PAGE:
By Jeremy Kinser
Originally published on Advocate.com September 16 2011 12:25 PM ET
Even if you’re unfamiliar with the names Randy Barbato and Fenton Bailey, you've undoubtedly seen many of their numerous LGBT-friendly projects. Their decades-spanning resumé includes innovative television programs that includes The RuPaul Show (the glamazon's 1990s talk show), dozens of groundbreaking, scintillating documentaries, such as The Eyes of Tammy Faye, Gay Republicans, and this year's Becoming Chaz, even theatrical films like Party Monster, the outrageous 2003 drama about murderer Michael Alig. Through their World of Wonder production company, the two producing-directing partners have created many of the most indelible LGBT images in recent entertainment history. Barbato and Bailey chat with The Advocate about working with Chaz Bono, helping to introduce transgender issues to the world, and their latest project, the powerful new political exposé The Strange History of Don’t Ask, Don’t Tell (which premieres September 19 on HBO).
The Advocate: For your new documentary The Strange History of Don’t Ask, Don’t Tell, you’ve interviewed some of the most important and influential people in the struggle for equality. Who or what most impressed you?
Randy Barbato: Of course, the anonymous soldiers who have been putting their lives on the line for us all were endlessly inspiring. Also, as we got deeper into tracking the course to repeal, what was impressive was that there were so many layers of heroism. There were countless individuals and organizations involved in the road to repeal. To actually witness all the pieces come together and to experience the system finally working as pretty awesome.
You must have uncovered a lot of new information while making the film. What most surprised you?
Fenton Bailey: Actually, it was some of the old information that was surprising. Watching the 93 hearings on gays in the military was sobering and at times shocking. Seeing such hateful homophobia on display in the capitol was a painful reminder of the institutionalization of hypocrisy.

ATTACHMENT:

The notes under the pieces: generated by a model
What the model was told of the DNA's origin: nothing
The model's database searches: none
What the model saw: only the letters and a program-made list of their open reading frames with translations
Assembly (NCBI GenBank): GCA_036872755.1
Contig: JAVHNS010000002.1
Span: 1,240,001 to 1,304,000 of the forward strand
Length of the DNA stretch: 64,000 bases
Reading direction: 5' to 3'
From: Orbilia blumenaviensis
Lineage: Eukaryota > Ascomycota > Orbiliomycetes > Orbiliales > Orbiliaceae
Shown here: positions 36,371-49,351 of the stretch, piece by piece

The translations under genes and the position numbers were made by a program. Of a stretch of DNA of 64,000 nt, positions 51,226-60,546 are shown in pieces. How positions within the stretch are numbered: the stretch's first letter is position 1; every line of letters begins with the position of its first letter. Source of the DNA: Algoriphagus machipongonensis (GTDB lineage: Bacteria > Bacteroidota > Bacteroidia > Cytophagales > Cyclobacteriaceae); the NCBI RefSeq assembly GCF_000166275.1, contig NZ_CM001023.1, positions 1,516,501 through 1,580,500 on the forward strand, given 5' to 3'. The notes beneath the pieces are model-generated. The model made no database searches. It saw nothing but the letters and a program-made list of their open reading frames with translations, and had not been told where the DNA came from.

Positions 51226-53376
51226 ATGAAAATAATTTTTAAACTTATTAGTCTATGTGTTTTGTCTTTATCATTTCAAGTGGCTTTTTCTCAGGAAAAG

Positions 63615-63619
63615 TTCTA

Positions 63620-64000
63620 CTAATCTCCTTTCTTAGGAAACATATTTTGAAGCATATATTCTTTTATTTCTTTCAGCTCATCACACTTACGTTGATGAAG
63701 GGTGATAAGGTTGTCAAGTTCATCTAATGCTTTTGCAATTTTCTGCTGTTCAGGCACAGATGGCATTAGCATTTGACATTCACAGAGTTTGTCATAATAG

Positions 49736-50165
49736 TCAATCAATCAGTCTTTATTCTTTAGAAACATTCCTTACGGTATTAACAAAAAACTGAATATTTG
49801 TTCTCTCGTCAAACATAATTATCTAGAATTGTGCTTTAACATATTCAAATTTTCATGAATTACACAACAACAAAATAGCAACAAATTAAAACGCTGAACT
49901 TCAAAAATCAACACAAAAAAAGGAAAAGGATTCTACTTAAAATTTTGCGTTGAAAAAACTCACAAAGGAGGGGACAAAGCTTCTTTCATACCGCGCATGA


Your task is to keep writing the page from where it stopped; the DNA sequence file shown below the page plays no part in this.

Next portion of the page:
Barbato: Ultimately we were surpassed by the warmth and compassion we found at the department of defense in terms of participating and supporting this film. While it took a very long time for them to come on board, once they did they were great. It’s as if they were eager to atone for their sins.
Becoming Chaz certainly resonated with audiences. It scored huge ratings for OWN and eventually received three Emmy nominations. What would you say has been most gratifying about the success of the film?
Bailey: The most gratifying aspect of making Becoming Chaz has been its contribution towards fighting transphobia, introducing more of America and the world to trans people and trans issues. It’s always great when we get the opportunity to make a film that shines a light on ideas or people who are either misunderstood, marginalized, or ignored.
Barbato: The other gratifying thing about making the film was becoming close to Chaz. He’s a great guy.
You’ve been making wonderful films for so many years and they’ve reflected every facet of the LGBT experience. What do you look for now when deciding on a project?
Bailey: Wow, that’s very nice of you to say. It’s hard to say what we look for. The projects find us. We see ourselves in so much of our work, not that we plan to transition or join the Navy. It’s just that we identify with the judged, the misunderstood, and the marginalized.
Earlier this year you two were honored with Outfest’s Achievement Award. Though you’re both still in your prime as filmmakers, what would you name as your proudest accomplishment so far?
Barbato: Our proudest accomplishment is that we are still here. Actually having worked together for so long has been the most rewarding thing of all.
Watch the trailer for The Strange History of Don't Ask, Don't Tell below.